When we hit this sweet spot, our nervous systems are presented with slightly more information than we can process on a conscious level. There’s no time to “think.” The prefrontal cortex shuts down and subconscious processing takes over. Distractions, busy thoughts, and worries melt away as we become completely absorbed in what we’re doing.

In contrast, when we’re too challenged, our bodies overproduce adrenaline. This creates anxiety and fills our receptors so that the body can’t absorb other neurochemicals like dopamine and anandamide. Be kind to yourself (and your brain!) by choosing a ride that fits your ability level.

3. Go Green + Explore

Spin class devotees may want to consider that, compared to indoor exercise, exercising outdoors is associated with greater feelings of revitalization, energy, and positive engagement—plus decreased feelings of tension, anger, and depression. Simply spending time in nature reduces stress and decreases symptoms of anxiety and depression.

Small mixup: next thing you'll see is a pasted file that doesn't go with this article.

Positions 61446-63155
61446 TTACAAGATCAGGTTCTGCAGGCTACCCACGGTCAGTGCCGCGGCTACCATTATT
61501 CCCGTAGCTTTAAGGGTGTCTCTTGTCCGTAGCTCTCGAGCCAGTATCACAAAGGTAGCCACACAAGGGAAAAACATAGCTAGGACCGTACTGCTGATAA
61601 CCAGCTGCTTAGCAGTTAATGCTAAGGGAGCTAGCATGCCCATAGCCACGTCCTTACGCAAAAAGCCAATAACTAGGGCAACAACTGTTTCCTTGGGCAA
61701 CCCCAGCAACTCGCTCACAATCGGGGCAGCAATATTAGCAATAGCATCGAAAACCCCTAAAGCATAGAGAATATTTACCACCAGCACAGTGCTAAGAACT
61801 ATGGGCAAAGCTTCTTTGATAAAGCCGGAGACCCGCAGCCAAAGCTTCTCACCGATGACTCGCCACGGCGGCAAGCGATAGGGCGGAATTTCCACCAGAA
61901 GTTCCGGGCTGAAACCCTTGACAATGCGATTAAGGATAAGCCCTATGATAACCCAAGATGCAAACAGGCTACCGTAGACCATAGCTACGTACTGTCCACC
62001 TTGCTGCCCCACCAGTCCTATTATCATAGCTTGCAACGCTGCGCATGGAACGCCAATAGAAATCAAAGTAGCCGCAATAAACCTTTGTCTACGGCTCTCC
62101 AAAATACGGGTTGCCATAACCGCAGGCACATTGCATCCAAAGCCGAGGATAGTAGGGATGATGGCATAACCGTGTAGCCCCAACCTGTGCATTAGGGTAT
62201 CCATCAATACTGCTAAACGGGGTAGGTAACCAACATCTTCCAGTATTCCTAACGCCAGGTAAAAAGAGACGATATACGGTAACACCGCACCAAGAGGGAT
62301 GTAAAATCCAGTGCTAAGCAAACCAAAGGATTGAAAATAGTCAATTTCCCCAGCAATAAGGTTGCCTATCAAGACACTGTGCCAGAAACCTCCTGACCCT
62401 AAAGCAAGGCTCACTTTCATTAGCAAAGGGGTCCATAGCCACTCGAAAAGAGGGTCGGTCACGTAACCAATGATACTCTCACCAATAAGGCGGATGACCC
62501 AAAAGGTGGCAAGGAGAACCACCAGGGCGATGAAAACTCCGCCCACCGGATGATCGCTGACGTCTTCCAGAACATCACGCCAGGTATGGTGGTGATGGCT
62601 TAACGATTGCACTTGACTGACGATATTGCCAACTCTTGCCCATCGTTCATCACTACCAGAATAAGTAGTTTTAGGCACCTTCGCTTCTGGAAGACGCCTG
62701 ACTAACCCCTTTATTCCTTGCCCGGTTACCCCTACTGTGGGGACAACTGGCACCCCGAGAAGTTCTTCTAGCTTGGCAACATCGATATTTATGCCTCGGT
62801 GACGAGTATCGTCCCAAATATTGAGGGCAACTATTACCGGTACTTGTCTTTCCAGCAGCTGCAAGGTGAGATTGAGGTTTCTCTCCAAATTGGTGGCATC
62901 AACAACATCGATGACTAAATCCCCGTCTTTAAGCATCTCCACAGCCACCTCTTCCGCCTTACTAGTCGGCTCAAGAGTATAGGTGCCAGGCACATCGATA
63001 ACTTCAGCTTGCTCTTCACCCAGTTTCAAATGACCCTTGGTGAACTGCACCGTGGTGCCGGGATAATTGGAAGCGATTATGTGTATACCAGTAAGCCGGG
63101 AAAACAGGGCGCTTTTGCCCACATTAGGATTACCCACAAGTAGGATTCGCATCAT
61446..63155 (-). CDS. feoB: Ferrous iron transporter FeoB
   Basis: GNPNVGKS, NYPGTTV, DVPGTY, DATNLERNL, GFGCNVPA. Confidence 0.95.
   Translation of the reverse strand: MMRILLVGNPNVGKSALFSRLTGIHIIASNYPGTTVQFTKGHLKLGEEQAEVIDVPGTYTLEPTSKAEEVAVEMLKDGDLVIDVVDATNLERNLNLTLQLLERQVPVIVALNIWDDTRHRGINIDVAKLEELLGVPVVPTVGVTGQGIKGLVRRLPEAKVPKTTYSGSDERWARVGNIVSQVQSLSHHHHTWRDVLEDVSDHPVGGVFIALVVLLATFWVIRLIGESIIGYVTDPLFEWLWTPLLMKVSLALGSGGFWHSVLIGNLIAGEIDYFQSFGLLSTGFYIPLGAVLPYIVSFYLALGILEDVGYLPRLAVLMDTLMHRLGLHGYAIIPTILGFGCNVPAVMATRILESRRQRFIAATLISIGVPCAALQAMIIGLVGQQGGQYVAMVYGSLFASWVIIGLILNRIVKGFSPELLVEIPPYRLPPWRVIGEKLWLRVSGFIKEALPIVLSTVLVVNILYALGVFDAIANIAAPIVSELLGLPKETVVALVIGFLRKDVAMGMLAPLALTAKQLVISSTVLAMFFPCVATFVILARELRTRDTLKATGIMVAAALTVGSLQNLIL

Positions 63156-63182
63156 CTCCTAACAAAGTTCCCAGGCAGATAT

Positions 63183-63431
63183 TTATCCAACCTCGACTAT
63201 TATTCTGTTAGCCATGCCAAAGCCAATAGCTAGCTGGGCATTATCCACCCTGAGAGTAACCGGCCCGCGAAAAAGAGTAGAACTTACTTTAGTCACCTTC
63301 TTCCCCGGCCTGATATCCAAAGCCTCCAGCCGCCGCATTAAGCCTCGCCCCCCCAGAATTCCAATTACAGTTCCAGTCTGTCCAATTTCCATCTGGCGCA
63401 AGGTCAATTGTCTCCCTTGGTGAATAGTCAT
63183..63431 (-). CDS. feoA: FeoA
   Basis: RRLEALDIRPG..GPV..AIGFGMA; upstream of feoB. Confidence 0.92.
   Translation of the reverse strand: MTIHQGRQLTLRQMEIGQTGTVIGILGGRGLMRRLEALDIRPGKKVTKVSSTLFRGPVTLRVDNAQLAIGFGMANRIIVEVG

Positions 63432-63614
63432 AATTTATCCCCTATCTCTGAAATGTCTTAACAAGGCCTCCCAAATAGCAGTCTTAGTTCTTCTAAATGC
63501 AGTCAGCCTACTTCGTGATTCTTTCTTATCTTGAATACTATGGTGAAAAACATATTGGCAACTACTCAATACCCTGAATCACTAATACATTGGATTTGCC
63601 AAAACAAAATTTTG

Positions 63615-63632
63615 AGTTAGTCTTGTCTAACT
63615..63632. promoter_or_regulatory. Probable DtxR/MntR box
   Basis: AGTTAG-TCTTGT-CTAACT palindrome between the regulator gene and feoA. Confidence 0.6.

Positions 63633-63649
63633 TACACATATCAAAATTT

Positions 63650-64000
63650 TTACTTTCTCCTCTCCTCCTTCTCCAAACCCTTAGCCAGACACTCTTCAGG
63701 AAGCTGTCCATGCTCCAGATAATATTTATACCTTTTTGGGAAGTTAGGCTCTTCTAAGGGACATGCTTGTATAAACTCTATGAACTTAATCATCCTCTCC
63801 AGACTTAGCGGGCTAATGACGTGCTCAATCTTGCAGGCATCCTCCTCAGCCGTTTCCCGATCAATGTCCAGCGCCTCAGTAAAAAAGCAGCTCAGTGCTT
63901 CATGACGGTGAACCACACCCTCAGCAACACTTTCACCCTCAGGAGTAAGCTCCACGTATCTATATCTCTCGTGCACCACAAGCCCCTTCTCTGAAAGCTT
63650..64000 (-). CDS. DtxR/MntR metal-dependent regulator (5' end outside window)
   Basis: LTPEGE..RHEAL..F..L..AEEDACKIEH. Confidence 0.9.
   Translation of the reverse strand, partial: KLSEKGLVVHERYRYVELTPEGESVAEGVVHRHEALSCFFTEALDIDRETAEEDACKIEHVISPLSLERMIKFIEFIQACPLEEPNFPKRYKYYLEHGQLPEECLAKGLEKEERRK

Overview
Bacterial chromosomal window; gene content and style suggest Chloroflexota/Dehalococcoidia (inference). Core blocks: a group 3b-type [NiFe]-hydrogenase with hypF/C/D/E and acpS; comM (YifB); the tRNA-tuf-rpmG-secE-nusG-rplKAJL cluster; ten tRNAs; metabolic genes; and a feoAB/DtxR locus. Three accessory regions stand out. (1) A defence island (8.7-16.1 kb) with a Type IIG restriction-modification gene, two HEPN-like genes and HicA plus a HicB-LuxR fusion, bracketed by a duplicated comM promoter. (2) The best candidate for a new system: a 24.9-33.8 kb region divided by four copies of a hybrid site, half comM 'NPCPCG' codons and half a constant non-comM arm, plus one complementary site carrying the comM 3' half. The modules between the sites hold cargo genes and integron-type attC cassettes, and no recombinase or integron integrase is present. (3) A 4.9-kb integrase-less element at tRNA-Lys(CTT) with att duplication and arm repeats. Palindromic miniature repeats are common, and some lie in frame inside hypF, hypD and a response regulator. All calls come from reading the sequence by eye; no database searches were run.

There’s evidence that “green exercise” more specifically can boost enjoyment and motivation. The most creative study of this effect on cyclists was, ironically, conducted indoors. Participants pedaled a stationary bike while watching a five-minute video of a leafy green cycling trail that was altered to appear in three forms: unedited (green), grey, and red. After viewing the unedited green version, volunteers reported a less negative mood and a greater sense of ease, even though their heart rate and breathing was the same across conditions.

Last but not least, get off the beaten track and mix up your cycling routes. Join a group ride in your area, explore a new route on Strava, or explore by bike on your next vacation. Exercising in a novel environment provides a stimulating mental challenge that may have extra benefits for your brain.

 

I hope you’re now as fascinated as I am about how cycling affects the brain. Share your thoughts via comments or the Women Who Cycle Facebook page.